Monsoon may pick up pace again in next two days: Skymet

New Delhi: The southwest monsoon, which had stalled after reaching Mumbai on June 9, will pick up pace in the next few days, according to private weather forecaster Skymet.

“Weather conditions are steadily becoming favourable for further advance of monsoon over several key areas,” Skymet said. “Monsoon is expected to advance over parts of Bihar, Jharkhand, West Bengal, Odisha, Chhattisgarh, Madhya Pradesh and Uttar Pradesh over the next two days.”

The development is crucial for the kharif crop season, as planting depends on the first rains of the southwest monsoon. The agriculture ministry is yet to release data on area sown under various crops due to the slow progress of the monsoon, with it arriving in Kerala a day ahead of schedule and in northeast India five days ahead of normal on May 31.

The southwest monsoon brings India nearly 70% of the rain it needs to irrigate its fields and replenish reservoirs and aquifers.

The timely arrival of monsoon is crucial for India’s agriculture sector, as about 56% of the total cultivable area and 44% of food production depend on monsoon rainfall. Normal rainfall is essential for maintaining robust crop production, stable food prices, especially for vegetables, and boosting economic growth.

Agriculture contributes about 14% to India’s GDP, underlining the importance of a good monsoon.

As of June 24, the national rainfall deficit was 18%, with variations across the country. East and northeast India were deficient by 16%, while the situation is more worrying in northwest India, which is deficient by 56%. Central India was deficient by 22%, while the southern peninsula had an excess of 10%.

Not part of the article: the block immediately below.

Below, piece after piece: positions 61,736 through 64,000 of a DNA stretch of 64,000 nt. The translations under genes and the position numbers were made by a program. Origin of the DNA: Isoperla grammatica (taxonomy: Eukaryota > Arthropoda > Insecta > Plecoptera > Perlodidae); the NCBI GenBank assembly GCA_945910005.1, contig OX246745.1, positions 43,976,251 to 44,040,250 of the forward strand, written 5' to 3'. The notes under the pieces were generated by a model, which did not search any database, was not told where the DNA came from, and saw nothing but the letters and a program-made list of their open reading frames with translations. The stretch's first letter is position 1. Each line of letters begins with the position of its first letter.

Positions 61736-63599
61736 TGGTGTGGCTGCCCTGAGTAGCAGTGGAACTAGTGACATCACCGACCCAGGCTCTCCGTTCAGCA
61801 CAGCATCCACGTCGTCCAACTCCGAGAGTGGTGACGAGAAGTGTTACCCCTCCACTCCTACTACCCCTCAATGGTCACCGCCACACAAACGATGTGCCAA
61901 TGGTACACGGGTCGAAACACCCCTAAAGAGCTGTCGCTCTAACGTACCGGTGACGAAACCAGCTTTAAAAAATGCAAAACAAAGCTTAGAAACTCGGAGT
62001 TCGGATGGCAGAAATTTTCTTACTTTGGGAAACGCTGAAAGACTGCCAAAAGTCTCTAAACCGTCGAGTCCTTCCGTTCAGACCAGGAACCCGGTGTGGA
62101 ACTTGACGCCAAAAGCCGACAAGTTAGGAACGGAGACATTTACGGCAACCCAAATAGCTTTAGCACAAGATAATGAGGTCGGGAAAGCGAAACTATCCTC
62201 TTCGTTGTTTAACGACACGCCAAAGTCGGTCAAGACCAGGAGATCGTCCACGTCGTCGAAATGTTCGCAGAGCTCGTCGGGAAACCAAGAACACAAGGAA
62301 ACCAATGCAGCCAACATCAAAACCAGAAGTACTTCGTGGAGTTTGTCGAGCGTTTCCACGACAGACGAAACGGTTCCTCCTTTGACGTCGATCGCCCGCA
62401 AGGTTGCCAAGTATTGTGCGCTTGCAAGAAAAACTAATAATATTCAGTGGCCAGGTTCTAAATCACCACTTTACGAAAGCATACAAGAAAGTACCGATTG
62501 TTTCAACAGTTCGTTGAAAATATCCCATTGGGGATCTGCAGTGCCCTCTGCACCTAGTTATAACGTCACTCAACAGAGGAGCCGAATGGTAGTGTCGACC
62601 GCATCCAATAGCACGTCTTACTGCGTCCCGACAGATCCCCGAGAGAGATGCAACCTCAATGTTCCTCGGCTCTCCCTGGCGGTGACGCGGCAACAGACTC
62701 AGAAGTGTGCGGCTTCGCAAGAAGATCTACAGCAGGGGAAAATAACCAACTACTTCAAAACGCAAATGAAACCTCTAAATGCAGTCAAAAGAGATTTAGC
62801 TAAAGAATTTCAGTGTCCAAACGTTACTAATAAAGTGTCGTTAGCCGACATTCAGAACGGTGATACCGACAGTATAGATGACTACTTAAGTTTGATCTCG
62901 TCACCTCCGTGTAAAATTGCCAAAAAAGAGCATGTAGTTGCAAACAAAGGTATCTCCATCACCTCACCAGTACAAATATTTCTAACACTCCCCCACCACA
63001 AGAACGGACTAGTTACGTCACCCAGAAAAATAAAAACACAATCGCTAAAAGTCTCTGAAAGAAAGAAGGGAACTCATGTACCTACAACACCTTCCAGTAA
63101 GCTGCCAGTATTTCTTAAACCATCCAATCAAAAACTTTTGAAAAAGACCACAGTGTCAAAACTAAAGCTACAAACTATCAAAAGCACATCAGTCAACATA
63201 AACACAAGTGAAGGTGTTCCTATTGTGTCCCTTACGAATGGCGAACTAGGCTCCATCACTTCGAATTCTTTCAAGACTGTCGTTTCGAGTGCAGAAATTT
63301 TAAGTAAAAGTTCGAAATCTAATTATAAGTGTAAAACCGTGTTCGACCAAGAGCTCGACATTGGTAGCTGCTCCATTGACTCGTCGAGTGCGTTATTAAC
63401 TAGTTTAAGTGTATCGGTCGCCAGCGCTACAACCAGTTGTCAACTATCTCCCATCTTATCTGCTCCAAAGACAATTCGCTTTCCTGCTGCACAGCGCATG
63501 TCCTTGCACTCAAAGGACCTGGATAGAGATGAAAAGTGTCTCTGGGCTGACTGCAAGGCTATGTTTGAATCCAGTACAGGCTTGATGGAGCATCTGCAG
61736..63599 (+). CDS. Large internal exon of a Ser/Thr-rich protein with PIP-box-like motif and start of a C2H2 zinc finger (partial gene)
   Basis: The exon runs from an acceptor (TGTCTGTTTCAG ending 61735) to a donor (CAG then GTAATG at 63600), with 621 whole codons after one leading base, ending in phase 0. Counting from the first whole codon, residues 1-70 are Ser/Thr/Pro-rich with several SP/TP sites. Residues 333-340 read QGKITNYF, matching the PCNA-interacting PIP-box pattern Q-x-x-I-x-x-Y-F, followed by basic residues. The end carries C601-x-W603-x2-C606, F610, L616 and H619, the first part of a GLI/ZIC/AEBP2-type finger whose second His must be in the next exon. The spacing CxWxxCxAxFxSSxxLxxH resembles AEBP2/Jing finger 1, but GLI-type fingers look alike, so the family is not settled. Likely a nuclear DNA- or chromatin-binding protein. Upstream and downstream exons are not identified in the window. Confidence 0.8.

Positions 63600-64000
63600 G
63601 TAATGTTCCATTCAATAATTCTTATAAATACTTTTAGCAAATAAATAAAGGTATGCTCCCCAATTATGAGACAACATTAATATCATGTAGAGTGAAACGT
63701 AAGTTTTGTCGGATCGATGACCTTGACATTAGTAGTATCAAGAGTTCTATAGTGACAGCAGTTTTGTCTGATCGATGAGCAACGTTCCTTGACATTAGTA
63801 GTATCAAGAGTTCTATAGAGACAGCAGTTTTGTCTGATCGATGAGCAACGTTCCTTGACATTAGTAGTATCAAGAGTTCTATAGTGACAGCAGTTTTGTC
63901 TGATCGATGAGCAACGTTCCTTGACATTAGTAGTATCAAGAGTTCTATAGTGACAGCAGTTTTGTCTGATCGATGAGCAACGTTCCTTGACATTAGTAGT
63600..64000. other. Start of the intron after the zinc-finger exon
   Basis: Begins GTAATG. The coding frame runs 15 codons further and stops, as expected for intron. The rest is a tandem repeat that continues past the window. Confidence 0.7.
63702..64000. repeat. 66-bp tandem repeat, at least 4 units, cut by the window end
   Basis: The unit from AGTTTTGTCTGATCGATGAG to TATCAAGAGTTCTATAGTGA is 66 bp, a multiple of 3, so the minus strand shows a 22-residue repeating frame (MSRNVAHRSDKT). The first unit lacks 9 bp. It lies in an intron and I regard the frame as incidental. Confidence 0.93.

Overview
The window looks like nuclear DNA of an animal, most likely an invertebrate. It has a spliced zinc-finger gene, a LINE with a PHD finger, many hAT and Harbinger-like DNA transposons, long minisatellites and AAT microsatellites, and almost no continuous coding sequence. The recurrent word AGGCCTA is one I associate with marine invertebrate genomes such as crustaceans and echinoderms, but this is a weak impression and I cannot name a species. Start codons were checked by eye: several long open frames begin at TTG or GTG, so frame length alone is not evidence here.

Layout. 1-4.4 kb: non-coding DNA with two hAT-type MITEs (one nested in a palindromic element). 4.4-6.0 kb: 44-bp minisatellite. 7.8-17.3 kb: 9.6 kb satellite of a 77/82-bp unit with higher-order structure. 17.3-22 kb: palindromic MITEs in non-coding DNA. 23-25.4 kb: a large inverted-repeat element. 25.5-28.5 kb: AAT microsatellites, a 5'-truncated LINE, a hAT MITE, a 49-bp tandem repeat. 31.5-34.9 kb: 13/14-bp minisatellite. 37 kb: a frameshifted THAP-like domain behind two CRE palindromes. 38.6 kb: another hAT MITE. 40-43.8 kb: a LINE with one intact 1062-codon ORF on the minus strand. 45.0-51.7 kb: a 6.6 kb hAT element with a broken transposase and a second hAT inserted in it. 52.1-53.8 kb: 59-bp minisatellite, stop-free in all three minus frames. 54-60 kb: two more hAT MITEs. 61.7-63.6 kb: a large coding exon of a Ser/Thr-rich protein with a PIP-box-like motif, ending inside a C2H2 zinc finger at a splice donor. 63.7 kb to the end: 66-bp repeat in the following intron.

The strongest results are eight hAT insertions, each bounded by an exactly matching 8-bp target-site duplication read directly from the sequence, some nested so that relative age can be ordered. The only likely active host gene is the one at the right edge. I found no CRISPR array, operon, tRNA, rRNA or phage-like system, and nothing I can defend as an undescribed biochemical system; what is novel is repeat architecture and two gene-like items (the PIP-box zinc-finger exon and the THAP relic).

“However, the coming days bring hope of significant improvement,” Skymet said.

What IMD said
The southwest monsoon has advanced into parts of north Arabian Sea, Gujarat, Madhya Pradesh, southwest Rajasthan and southwestern Uttar Pradesh, the India Meteorological Department (IMD) said on Tuesday.

Recent data from the IMD show that monsoon rainfall is slowing down in June, followed by prolonged heavy rains in September. This shift is accompanied by a rise in temperatures in the monsoon months and an increase in the number of dry days over eastern India.

Regarding the heatwave, the IMD observed no significant change in maximum temperatures over northwest and central India over the next two days, followed by a fall of 2-4 degrees Celsius. Largely no change in maximum temperatures is expected over other regions.

On Monday, maximum temperatures were likely to hover between 40-43 degrees Celsius over Punjab, west Rajasthan, Haryana, Chandigarh, Delhi, west Rajasthan, west Uttar Pradesh and Bihar and 38-40 degrees Celsius over parts of west Uttar Pradesh and isolated pockets of Saurashtra and Kutch.

On Monday, the maximum temperature in Jaisalmer, Rajasthan was recorded at 45 degrees Celsius.

(With agency input)